Labyrinth Musical Workshop Ontario

Speaking of renewal, Labyrinth Music Workshop Ontario, an organization “dedicated to promoting the study and enjoyment of global traditions of modal music,” is launching its second season of workshops, capped by a concert.

In its inaugural season, the full range of spirit of an extended modal family was reflected in Labyrinth’s remarkably ambitious lineup featuring nine week-long workshops, twelve concerts, plus two panel discussions. Eleven masters of Greek, Turkish, Bulgarian, Iranian, Azerbaijani, Arabic, Kurdish and Afghani music traditions gave lessons and performed. Historically these musical cultures have interacted variously in and between their homelands, but last year’s Toronto concerts reflected an intensified interaction perhaps only possible on the ground here today.

Ethnomusicologist Rob Simms, a Labyrinth Ontario board member, provided an overview on the site’s blog. “Labyrinth’s inaugural season offered attendees an immense wealth of practical insights into the technique and craft of modal music, inspiring performances, and valuable lore and wisdom regarding the larger context of contemporary modal cultures, straight from the source of some of the most important representative artists.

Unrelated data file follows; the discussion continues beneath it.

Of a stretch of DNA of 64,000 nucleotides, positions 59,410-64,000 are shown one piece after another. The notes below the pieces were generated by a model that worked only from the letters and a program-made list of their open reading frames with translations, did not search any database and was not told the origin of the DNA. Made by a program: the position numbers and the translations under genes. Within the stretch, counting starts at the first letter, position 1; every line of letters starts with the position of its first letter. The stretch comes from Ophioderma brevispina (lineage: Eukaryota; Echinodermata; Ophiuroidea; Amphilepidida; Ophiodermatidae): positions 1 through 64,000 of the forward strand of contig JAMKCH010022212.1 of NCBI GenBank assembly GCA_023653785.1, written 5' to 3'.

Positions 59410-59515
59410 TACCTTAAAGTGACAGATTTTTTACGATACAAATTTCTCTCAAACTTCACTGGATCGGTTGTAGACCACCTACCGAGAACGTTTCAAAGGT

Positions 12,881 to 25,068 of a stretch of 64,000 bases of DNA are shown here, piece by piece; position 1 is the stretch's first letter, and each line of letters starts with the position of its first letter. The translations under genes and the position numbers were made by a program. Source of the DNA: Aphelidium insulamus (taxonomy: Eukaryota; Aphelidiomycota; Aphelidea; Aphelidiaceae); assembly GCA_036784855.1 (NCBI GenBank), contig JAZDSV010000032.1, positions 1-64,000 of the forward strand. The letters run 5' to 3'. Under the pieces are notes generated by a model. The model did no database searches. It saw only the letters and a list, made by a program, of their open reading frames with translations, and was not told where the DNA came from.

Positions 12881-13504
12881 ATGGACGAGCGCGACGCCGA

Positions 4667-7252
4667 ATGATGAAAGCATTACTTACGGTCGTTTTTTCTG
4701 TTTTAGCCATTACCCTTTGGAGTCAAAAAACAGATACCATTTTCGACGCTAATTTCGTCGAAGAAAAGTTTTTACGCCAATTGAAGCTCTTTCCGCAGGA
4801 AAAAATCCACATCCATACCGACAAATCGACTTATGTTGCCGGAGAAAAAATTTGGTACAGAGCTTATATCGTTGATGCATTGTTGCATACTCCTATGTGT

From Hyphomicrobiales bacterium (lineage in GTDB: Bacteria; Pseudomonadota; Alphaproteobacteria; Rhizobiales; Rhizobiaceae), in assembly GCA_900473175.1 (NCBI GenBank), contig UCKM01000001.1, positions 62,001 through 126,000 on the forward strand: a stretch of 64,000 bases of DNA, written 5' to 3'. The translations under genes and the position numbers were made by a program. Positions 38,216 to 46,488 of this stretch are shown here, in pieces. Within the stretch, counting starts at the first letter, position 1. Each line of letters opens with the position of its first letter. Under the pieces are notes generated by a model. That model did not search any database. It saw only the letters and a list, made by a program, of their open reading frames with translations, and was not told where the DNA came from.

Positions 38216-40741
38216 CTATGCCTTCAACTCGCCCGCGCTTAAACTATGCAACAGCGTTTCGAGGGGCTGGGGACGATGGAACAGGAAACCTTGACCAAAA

“While there was much great music making going on, I was particularly struck by the reminder that true mastery goes beyond playing to knowing what really matters on a deeper cultural, aesthetic, and ultimately spiritual level with this music—and being it, living it. … Toronto’s Danforth and Chester neighbourhood is quite likely the modal musical centre of the planet for the month of May!”